DM: You know, I guess that is about right. I certainly went at it as a viable career. But no, there will be no retiring from this. Another livelihood, perhaps. But this work has remained primarily a walk of life, my songliness, my spiritual work so to speak. It does require time to keep it going out into the world, however, and I have been haunted by other creative projects now. The thing I can’t give up, however, is the great great satisfaction and endless fantastical realms of singing itself. The thing I’d be sad to give up would be the community I’ve made in various towns on the road. And how it has been a way to travel. I’d have to find another way to do that, I’m equal parts nomadic spirt and house wench.
“There will be no retiring from this.”
NN: What is your relationship to extreme sports?
DM: They obviously become a religion for the folks that do them.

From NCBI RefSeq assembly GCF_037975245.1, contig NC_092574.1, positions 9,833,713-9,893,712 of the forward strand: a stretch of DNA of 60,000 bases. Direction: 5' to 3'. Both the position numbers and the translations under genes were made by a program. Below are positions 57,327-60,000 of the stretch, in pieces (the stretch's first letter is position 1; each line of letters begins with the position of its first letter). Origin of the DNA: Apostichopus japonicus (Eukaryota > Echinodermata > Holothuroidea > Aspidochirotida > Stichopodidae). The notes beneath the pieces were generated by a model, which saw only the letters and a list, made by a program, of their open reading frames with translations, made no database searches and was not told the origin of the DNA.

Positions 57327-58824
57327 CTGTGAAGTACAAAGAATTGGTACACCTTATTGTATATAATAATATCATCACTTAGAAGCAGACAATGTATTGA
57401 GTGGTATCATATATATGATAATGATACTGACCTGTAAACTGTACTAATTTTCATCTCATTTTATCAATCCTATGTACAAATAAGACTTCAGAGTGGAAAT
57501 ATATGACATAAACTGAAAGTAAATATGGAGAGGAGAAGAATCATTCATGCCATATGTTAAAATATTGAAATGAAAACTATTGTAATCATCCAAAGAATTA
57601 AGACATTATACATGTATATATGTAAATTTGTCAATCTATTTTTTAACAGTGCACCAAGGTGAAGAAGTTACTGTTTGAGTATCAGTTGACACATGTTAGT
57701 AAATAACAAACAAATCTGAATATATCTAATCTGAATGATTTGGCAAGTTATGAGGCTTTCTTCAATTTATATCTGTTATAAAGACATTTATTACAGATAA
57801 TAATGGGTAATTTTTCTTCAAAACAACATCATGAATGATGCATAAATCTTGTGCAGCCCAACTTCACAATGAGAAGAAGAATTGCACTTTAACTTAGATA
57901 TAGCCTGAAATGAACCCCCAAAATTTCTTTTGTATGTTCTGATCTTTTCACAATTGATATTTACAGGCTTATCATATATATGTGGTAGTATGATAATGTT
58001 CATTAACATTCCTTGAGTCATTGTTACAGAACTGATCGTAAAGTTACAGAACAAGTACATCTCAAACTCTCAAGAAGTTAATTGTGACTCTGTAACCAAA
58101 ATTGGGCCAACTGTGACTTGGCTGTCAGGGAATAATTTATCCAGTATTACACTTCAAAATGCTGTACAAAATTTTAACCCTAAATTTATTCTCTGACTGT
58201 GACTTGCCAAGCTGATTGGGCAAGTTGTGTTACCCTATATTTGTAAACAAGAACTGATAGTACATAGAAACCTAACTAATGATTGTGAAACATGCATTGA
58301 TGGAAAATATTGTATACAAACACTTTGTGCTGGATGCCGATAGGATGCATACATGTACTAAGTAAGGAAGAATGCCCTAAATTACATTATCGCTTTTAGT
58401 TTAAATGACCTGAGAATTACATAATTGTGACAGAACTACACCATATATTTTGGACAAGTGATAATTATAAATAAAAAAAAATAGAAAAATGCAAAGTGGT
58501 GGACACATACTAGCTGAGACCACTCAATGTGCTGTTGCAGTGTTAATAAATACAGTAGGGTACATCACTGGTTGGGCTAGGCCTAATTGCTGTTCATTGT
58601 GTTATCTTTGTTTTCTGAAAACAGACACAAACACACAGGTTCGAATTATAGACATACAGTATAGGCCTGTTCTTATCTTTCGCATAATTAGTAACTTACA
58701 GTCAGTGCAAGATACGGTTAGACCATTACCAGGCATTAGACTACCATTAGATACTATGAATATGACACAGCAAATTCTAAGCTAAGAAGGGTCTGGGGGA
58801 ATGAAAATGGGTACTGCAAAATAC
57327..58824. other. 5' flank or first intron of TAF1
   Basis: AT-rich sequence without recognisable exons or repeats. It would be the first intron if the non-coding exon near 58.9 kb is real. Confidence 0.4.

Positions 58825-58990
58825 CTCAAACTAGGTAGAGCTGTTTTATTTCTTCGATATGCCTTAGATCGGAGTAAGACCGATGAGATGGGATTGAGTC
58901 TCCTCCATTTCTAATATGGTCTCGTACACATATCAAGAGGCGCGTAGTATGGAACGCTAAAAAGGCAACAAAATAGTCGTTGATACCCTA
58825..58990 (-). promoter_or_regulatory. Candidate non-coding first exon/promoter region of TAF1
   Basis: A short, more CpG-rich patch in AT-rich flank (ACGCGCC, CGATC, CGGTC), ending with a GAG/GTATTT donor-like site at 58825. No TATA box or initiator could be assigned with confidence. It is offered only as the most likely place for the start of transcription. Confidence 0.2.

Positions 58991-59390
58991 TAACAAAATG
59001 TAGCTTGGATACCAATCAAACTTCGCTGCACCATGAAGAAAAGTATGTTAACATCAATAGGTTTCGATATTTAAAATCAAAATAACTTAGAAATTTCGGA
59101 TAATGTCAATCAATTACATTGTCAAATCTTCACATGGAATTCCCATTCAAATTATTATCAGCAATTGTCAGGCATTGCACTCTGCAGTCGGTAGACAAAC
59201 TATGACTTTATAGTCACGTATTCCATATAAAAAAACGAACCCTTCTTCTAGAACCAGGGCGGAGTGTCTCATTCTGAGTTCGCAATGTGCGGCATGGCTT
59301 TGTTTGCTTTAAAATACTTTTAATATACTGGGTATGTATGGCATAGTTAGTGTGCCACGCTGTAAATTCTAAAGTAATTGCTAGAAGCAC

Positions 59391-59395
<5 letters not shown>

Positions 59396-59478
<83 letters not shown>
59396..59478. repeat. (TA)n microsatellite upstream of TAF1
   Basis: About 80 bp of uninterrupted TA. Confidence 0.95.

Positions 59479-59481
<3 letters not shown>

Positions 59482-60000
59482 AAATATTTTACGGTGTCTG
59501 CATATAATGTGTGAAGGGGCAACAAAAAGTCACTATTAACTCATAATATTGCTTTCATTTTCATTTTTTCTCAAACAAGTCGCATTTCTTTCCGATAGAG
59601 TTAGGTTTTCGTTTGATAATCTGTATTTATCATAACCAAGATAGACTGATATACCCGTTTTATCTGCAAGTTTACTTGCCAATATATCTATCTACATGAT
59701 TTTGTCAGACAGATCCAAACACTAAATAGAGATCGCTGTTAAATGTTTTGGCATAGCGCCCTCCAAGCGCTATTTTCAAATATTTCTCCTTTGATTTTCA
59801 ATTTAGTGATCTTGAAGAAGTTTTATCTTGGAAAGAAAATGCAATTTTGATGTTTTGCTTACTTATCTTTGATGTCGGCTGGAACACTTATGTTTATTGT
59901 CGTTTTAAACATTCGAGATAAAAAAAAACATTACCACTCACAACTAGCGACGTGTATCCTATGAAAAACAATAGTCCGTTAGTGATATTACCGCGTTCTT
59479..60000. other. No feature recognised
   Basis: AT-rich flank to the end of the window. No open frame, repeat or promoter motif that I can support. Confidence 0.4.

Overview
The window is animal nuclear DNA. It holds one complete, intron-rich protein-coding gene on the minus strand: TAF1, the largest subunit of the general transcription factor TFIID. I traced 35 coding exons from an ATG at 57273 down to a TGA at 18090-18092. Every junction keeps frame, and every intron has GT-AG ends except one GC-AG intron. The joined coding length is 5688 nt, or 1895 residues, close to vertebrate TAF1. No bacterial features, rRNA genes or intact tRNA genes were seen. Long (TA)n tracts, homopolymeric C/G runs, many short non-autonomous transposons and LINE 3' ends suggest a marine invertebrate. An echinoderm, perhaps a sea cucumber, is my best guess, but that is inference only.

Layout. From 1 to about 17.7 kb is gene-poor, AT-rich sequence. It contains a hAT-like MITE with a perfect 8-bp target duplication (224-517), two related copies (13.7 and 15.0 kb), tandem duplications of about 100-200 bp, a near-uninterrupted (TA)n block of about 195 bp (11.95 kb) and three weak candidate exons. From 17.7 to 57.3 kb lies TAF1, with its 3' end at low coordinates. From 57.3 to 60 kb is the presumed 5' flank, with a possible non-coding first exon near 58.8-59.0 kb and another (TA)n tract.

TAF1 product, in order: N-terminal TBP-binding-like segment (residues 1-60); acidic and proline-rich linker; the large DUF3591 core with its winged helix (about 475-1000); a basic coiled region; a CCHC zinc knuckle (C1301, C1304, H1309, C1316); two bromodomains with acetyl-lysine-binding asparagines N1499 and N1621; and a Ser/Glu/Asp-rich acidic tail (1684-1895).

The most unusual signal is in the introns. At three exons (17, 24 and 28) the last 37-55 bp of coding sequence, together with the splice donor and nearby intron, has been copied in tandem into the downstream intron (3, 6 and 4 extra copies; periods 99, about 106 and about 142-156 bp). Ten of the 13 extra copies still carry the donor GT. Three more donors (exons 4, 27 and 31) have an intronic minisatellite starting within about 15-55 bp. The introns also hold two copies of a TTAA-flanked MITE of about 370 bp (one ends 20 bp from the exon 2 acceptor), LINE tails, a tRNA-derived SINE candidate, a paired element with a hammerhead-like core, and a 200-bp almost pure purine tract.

NN: What non-musical things have you fired up lately? Have you read, watched, eaten, or drank anything worth mentioning?
DM: Recently hearing Tale Spinners’ version of Rip Van Winkle, which I grew up with. I began a new Willa Cather book, she’s intoxicating, to say the least (‘Violet‘ on Light of a Vaster Dark LP is set entirely within ‘My Antonia‘). The original Dr. Doolittle film is a delight. One of my daughters was in a theater workshop based on the songs from Music Man, which I didn’t grow up with, believe it or not. Meredith Wilson is a genius of musical theater writing.
NN: What are your top three desert island albums and why?
- Leitze Tage, Letize Nachte/Last Days, Last Nights by Popul Vuh. It makes one soar to hear it.. expansive music and production, opens up glorious celestial realms.
- Paix by Catherine Ribeiro + Alpes. She is the most powerful singer I’ve heard, and on this album it as if she rides a horse, and the horse is pointed toward the golden sunrise, destined to burn or not, it doesn’t matter.
- Ewa Demarczyk – The Black Angel of Polish Song. So interesting. The writing, the vocal delivery. A big cornerstone of my singing/creative influences, this album.